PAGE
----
It is a matter of tribal knowledge that Hugh Taylor Birch gave Glen Helen to Antioch College in 1929, and that then College President Arthur E. Morgan is the one who made it happen, attracting Mr. Birch back to his alma mater with the great energy and innovation that was the character of his presidency. The unsung hero in the tale of Glen Helen, however, was Lucy Griscom Morgan. The College’s first lady was a botanist and nutritionist and one of the first woman science graduates in the history of the University of Pennsylvania. As she wrote in her delightful narrative Pioneering Days at Antioch College, she was going on vacation to Florida with a friend, Sara Chambers, when Fressa Baker, assistant to the president, asked Mrs. Morgan if she would make contact in Fort Lauderdale with “a wealthy man who had all but graduated in 1869 and could help, but that the college had never been able to get the slightest response from him.” Lucy made the always crucial first impression on Birch that influenced him to make the most monumental donation to Antioch College in its history: Glen Helen. Her initial report of that visit, reprinted below, was a personal letter to her husband.
Sat., March 10, 1927
A week since we spent the day together.
We left Coral Gables yesterday AM – arrived at Fort Lauderdale about 11 and began to inquire for Mr. Birch. “Bonnet House” is his estate where he lives like an old time plantation owner. It was a wonderful experience. We rang at a gate and no one came. About the time I gave up hope an auto drove up with an old man, two ladies and a chaufer. I said “Is this Mr. Birch? I am Mrs. Morgan.” He said, “Bless your heart I've been looking for you every day.” He insisted we stay to lunch which was exquisite. The two ladies were very cordial but we have no idea what relation they have there. An old colored man and the housekeeper all call him “Big Boss.” His daughter died about a year ago. His son-in-law had just left. He is a director of the Chicago Art Inst. and, I judge, very wealthy. There was no mention of grandchildren. Mr. Birch's summer home is near Sedgewicks or Beverly [Massachusetts]. He says he works in the summer but is a real horticulturist down here. We took us a long walk about among all sorts of trees and gardens. He has about a square mile I judge on the ocean and back to the lake. He has dredged his own canal and wants advice about protecting the sides. He had himself an idea of using piles of T iron.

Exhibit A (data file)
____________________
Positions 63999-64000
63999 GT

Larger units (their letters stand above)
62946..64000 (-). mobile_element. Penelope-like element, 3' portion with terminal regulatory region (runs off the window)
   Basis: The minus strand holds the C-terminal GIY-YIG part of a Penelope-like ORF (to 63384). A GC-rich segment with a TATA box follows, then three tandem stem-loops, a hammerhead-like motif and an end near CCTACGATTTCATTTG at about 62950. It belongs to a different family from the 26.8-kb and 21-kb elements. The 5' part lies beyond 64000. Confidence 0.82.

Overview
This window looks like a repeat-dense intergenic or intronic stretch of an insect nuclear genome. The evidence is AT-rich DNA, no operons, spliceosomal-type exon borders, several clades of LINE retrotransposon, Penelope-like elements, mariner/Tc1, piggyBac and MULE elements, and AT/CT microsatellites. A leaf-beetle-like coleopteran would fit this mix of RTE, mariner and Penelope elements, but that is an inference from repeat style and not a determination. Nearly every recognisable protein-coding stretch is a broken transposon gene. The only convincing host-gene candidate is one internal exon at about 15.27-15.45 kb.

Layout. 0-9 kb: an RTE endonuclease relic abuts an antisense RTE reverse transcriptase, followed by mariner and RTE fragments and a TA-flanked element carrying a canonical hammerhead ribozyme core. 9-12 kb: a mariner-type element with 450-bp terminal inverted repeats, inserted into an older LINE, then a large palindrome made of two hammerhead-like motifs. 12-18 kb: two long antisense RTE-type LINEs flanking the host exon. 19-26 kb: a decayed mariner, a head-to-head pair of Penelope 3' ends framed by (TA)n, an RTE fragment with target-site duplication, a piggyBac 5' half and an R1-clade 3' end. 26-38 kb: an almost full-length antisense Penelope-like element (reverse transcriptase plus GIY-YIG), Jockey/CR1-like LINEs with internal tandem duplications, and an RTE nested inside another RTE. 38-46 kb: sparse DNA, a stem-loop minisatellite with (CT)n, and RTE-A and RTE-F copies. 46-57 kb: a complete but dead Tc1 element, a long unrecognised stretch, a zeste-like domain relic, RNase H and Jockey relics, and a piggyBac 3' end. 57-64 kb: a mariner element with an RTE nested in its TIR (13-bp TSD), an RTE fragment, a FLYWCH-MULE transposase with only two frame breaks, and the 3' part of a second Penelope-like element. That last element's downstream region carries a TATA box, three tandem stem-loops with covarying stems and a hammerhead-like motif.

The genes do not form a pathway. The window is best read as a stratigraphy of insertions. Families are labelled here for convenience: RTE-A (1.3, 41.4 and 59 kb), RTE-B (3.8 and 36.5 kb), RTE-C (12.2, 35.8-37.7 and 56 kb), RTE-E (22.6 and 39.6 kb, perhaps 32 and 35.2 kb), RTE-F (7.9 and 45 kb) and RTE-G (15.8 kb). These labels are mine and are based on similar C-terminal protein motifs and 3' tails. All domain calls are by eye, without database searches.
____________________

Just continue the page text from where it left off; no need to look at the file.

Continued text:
I think he and thee would have a glorious time together. He was looking for thee to come with me for some reason. He will be here until May 1 and would like thee to come anytime thee could. He admires Antioch Notes and asked if thee wrote them.
He asked about old time folks at Antioch. He is a devotee of brown bread. I told him about Grinnell [Mill] still keeping on and he was greatly tickled and wants to try the flour. I wish you would send him 5lbs. and some cereal.
He mentioned his relatives, said he would enjoy visiting us and the college but did not care to see the village. I told him it had greatly improved. He said the [1926 Great Miami] hurricane hit him badly but he intended to help Antioch soon. He was most friendly and we were there until 4 p.m. as they were getting a cool drink ready when we proposed leaving soon after our walk.
Sara and I both felt it was really a good visit for Antioch and we enjoyed it immensely. Hadn't thee better come see [illegible] and him and drive home with us?
I am writing in the auto in Palm Beach in a hurry.